We've all heard the story: Joe Sixpack was scared out of his wits by the 2008-2009 crisis and he sold out near the lows. Now he's got piles of cash idly sitting on the sidelines and he is feeling incredibly anxious about having missed out on the 100%+ tear that the Dow (DIA) has been on for almost four years. Furthermore, Joe Sixpack is incredibly frustrated by the fact that the money that he has in money market accounts, savings accounts or bond funds (TLT) is earning next to nothing. He simply can't stand earning zero return on his money anymore while everybody else is getting rich in the stock market.
So, what are the experts that endlessly repeat this narrative telling us to do right now?
Buy stocks, of course.
Follow The Money
It appears that the latest brilliant investment thesis being promoted in various media by financial commentators and even some big-time money managers is the following: There are all of these dumb people out there that own boatloads of bonds and/or have tons of cash lying around. The trick is to get into stocks now, right as all of this dumb money is about to "rotate" out of bonds and cash and start flooding into the stock market and cause a massive blow-off rally in equities.
So the plan is: Follow the dumb money!
Sounds like a great plan, right?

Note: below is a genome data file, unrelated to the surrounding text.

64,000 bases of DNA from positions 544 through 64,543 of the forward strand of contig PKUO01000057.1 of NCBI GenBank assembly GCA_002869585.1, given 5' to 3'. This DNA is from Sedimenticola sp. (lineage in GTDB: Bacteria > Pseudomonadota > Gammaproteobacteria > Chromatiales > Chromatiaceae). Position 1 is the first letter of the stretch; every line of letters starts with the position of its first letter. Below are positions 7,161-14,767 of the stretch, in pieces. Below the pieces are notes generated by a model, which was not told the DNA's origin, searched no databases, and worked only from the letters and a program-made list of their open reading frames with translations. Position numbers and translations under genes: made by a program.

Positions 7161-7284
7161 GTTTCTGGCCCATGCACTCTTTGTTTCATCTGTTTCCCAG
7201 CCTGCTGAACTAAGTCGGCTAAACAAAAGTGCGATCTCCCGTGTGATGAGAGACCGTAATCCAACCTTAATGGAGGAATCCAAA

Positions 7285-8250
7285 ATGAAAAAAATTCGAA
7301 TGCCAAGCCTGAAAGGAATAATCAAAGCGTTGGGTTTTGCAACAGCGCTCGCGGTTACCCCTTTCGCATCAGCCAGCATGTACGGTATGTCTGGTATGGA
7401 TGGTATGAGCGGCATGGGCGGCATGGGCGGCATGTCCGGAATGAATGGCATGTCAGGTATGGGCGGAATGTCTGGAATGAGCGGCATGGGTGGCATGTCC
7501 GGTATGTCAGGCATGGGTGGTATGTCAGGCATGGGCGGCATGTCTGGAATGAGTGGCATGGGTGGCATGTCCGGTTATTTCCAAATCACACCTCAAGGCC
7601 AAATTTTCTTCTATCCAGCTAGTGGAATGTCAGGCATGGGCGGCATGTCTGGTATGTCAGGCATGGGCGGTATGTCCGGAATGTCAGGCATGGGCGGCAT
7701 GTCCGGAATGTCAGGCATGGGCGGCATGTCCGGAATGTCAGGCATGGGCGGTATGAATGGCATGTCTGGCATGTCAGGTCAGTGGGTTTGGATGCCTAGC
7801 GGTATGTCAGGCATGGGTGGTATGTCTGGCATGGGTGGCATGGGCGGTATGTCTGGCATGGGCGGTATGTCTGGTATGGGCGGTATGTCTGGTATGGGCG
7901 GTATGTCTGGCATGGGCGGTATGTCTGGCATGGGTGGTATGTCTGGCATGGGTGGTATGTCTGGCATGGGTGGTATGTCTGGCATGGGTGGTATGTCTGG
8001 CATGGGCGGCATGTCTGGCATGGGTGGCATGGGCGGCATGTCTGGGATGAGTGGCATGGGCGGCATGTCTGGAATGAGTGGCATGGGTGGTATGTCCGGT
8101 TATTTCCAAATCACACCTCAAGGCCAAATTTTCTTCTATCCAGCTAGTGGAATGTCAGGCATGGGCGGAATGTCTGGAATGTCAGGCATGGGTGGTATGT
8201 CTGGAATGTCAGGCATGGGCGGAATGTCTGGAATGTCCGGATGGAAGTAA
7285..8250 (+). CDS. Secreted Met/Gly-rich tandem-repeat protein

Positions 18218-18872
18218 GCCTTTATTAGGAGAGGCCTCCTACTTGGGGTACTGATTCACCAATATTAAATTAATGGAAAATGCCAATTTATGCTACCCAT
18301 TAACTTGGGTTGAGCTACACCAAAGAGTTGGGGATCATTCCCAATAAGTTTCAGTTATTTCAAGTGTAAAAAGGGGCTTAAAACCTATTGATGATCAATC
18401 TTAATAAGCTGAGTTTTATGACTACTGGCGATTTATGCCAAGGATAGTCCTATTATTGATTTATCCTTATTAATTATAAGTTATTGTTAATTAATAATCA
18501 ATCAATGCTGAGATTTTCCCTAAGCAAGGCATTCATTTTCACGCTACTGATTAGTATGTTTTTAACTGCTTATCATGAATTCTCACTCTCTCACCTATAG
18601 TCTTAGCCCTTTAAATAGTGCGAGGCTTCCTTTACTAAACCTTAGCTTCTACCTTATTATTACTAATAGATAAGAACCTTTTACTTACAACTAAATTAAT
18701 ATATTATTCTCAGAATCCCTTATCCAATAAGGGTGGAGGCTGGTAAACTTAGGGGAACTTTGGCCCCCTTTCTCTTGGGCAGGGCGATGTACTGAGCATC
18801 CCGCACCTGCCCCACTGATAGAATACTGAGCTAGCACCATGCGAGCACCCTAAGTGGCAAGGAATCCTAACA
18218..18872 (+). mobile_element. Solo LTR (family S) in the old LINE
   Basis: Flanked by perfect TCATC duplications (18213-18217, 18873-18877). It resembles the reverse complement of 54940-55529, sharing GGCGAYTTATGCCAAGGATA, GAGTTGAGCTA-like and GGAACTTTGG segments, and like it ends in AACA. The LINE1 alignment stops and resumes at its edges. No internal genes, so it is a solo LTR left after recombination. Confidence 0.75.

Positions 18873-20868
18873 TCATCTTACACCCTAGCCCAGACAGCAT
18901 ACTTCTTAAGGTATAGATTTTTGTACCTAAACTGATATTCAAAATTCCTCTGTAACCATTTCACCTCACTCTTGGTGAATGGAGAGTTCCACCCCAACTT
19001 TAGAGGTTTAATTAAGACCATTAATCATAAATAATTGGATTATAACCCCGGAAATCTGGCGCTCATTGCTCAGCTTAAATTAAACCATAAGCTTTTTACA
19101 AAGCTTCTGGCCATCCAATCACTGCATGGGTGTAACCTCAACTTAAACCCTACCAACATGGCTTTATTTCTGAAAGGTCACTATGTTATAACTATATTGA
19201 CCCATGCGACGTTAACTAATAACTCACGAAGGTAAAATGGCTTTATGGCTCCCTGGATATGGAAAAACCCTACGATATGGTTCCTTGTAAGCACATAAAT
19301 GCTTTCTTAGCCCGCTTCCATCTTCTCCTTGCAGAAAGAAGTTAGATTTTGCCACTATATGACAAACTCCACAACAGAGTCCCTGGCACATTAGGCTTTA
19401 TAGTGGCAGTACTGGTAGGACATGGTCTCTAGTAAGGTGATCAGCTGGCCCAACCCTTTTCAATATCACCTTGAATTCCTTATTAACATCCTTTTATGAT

The New Investment Method: Buy What The Smart Money Is Selling
So, we are being told that it is smart to do as the dumb money does, or is about to do. But have you asked yourself: Who are the generous folks that are so graciously going to sell their stocks to the dumb money - i.e. the Joe Sixpacks of the world?
Well, if the cash on the sidelines belongs to the dumb money, presumably the heretofore smarter people that currently own stocks are the ones that are going to provide the dumb folks with this tremendous investment opportunity. In this exchange, the dumb money will hand over their underperforming cash to the smart money and in exchange, the smart money will hand over to the dumb money their tremendously outperforming equity assets such as (SPY) and (QQQ) that have risen over 100% in less than 4 years.
So we have a new era investment paradigm: After a long bull market, search for what the dumb money is buying, and purchase what the smart money is selling to them.
Sounds like a smart plan, right?
Old School: The Concept of Distribution
Back in the old days it used to be taught that intelligent investors should sell when the dumb money is buying (and buy when the dumb money is selling). The following classical narrative was often used in some form to illustrate the point:
After a long bull market, the dumb money that has been nervously sitting on the sidelines watching the stock market get further and further away from them become increasingly anxious with envy until they finally capitulate and start buying stocks. At that very moment, the smart money starts realizing their profits by selling their stocks to the dumb money. This process is called "distribution." It was taught that intelligent investors and traders should sell their stock holdings right before or during the distribution stage because this represented the final phase of a bull market, and the beginning of a change of trend.